Author

Jody M. Beers

Date of Award

8-2010

Level of Access

Campus-Only Dissertation

Degree Name

Doctor of Philosophy (PhD)

Department

Marine Biology

Advisor

Bruce D. Sidell

Second Committee Member

Harold B. Dowse

Third Committee Member

Seth Tyler

Abstract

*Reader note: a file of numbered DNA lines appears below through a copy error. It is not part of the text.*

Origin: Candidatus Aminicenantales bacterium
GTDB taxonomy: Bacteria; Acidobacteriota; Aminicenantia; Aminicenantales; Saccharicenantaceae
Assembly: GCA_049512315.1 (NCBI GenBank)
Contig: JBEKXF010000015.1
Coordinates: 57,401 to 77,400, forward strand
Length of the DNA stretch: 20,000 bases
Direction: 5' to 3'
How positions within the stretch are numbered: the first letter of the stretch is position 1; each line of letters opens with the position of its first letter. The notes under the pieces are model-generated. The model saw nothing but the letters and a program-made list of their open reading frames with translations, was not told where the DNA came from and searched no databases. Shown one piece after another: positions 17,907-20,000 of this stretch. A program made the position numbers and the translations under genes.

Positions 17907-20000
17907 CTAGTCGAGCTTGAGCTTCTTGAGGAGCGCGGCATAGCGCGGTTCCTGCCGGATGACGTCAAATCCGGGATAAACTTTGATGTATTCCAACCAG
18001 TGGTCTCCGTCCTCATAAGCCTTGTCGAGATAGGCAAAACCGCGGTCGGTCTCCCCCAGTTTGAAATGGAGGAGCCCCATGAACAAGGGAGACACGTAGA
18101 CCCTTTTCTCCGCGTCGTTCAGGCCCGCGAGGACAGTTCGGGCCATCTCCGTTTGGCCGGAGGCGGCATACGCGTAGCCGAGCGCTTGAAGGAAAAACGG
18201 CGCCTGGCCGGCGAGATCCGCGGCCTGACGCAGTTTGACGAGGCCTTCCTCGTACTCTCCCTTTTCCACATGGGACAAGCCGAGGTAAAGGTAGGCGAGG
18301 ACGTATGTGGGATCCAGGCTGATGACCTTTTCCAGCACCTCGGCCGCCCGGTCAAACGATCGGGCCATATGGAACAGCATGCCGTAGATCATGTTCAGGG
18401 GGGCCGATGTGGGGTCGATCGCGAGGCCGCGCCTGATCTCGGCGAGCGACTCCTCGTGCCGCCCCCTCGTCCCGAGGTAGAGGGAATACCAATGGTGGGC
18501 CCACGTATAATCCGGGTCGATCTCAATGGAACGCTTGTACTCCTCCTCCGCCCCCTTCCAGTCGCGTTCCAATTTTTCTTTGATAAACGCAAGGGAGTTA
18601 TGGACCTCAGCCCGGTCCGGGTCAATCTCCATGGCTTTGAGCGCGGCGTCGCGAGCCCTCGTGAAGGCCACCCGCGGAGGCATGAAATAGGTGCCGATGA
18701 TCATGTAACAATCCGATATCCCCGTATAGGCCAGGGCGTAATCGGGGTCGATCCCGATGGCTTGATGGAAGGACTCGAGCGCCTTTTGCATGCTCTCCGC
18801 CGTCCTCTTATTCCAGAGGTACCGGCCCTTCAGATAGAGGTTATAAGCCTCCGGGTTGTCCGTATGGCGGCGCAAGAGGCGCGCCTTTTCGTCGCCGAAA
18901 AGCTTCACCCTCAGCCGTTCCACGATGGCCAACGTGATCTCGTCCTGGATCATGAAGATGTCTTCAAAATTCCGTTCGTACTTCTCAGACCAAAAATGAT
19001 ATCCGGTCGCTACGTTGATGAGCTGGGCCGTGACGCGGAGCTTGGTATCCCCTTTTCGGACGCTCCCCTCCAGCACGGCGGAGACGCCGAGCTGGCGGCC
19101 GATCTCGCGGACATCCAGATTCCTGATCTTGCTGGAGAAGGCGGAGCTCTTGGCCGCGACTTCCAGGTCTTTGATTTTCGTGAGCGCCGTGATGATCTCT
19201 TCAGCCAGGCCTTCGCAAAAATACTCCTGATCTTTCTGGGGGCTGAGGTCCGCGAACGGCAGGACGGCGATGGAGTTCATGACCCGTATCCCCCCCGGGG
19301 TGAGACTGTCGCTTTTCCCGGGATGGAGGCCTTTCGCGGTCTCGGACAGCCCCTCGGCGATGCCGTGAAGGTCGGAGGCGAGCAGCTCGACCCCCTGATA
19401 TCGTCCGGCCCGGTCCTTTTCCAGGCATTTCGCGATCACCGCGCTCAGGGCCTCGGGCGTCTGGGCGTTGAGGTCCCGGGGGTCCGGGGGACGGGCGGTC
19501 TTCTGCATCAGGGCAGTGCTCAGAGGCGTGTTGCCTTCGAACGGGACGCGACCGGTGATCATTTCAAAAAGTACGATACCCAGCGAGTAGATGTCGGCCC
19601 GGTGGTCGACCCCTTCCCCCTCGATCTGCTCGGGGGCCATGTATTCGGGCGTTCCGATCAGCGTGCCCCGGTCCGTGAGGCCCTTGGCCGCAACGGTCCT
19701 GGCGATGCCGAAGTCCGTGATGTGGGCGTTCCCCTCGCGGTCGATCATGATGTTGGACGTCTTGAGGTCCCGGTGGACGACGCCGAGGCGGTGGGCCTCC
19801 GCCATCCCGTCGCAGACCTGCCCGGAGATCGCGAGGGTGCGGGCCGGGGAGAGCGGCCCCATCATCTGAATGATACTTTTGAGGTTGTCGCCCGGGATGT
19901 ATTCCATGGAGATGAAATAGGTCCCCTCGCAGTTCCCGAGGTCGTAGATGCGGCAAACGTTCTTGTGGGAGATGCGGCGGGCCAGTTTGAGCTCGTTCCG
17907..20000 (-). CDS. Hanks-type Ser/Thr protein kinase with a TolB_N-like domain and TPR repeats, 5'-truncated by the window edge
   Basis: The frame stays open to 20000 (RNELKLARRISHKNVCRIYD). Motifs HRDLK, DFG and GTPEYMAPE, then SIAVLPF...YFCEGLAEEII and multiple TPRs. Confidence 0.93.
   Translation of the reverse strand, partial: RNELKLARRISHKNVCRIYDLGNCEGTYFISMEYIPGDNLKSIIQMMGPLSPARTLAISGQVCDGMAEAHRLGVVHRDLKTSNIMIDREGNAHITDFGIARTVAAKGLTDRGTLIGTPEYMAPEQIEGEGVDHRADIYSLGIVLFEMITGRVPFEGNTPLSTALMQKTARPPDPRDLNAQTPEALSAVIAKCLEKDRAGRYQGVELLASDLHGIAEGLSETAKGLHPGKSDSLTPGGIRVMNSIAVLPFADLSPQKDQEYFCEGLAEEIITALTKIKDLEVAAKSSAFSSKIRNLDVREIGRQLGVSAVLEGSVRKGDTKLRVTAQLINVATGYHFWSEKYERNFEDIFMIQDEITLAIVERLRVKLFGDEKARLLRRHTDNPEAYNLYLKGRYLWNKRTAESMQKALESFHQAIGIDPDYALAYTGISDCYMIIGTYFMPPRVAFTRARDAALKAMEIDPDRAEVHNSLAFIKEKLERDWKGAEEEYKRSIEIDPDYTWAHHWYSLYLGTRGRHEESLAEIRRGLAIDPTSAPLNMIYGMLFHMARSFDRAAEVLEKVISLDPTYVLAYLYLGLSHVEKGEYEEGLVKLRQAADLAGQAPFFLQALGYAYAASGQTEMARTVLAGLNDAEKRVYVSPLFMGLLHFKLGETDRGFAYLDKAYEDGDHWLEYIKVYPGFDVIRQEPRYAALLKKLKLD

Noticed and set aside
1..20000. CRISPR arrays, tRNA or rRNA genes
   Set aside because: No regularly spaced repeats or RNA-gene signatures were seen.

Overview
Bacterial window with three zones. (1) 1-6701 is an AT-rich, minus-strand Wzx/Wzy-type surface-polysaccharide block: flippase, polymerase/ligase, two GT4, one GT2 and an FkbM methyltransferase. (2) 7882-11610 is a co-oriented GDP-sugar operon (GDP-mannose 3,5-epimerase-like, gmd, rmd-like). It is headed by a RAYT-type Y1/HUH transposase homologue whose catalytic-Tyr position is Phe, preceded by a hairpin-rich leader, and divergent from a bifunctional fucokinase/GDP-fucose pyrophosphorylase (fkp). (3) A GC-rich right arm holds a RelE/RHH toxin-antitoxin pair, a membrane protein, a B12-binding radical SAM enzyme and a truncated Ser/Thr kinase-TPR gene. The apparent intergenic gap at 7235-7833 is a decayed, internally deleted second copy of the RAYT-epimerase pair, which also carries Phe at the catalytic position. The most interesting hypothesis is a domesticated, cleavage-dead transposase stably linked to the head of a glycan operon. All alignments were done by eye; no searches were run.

Antarctic fishes from the suborder Notothenioidei provide excellent opportunities to investigate evolutionary adaptations to chronically cold body temperature. One family within the group, Channichthyidae, has the unique feature of lacking completely the oxygen-binding protein, hemoglobin (Hb). These animals have compensated for absence of an oxygen carrier with a suite of cardiovascular modifications: large hearts with numerous mitochondria, large blood volumes pumped through large diameter vessels, and high cardiac outputs. This study examines a number of questions related to the cardiovascular physiology and biochemistry of channichthyids, or 'icefishes,' using a variety of methodologies that include techniques from those used on the whole animal to others at the molecular level. I examined mechanistic underpinnings driving formation of one of the unusual traits we see in icefishes today, a remarkably dense vasculature within their eyes compared to those of red-blooded notothenioids. Results indicate that a biochemical pathway, nitric oxide-mediated angiogenesis, is patent in notothenioid fishes and may have led to the remarkable pattern of blood vessels in eyes of icefishes. I also found that mitochondrial populations within eyes of icefishes are particularly dense compared to those in Hb-expressing notothenioids. High densities of mitochondria provide a lipid-rich membranous network that aids diffusive flux of oxygen in species having reduced oxygen-carrying capacity because of the absence of a circulating oxygen carrier in their blood. Finally, organismal temperature sensitivities of notothenioid fishes reveal that the pattern of Hb expression in notothenioids influences thermal tolerance limits. Icefishes, in particular, are susceptible to acute elevations of temperature and my results support the hypothesis that oxygen may be the limiting factor in setting their maximum thermal limits. Thus, hemoglobinless icefishes may be a sentinel taxon for climatic warming in the Antarctic region. This research provides insights into several different physiological/biochemical processes that are fundamental to vertebrate animals and may have important applications to both biomedicine and problems associated with global climate change.

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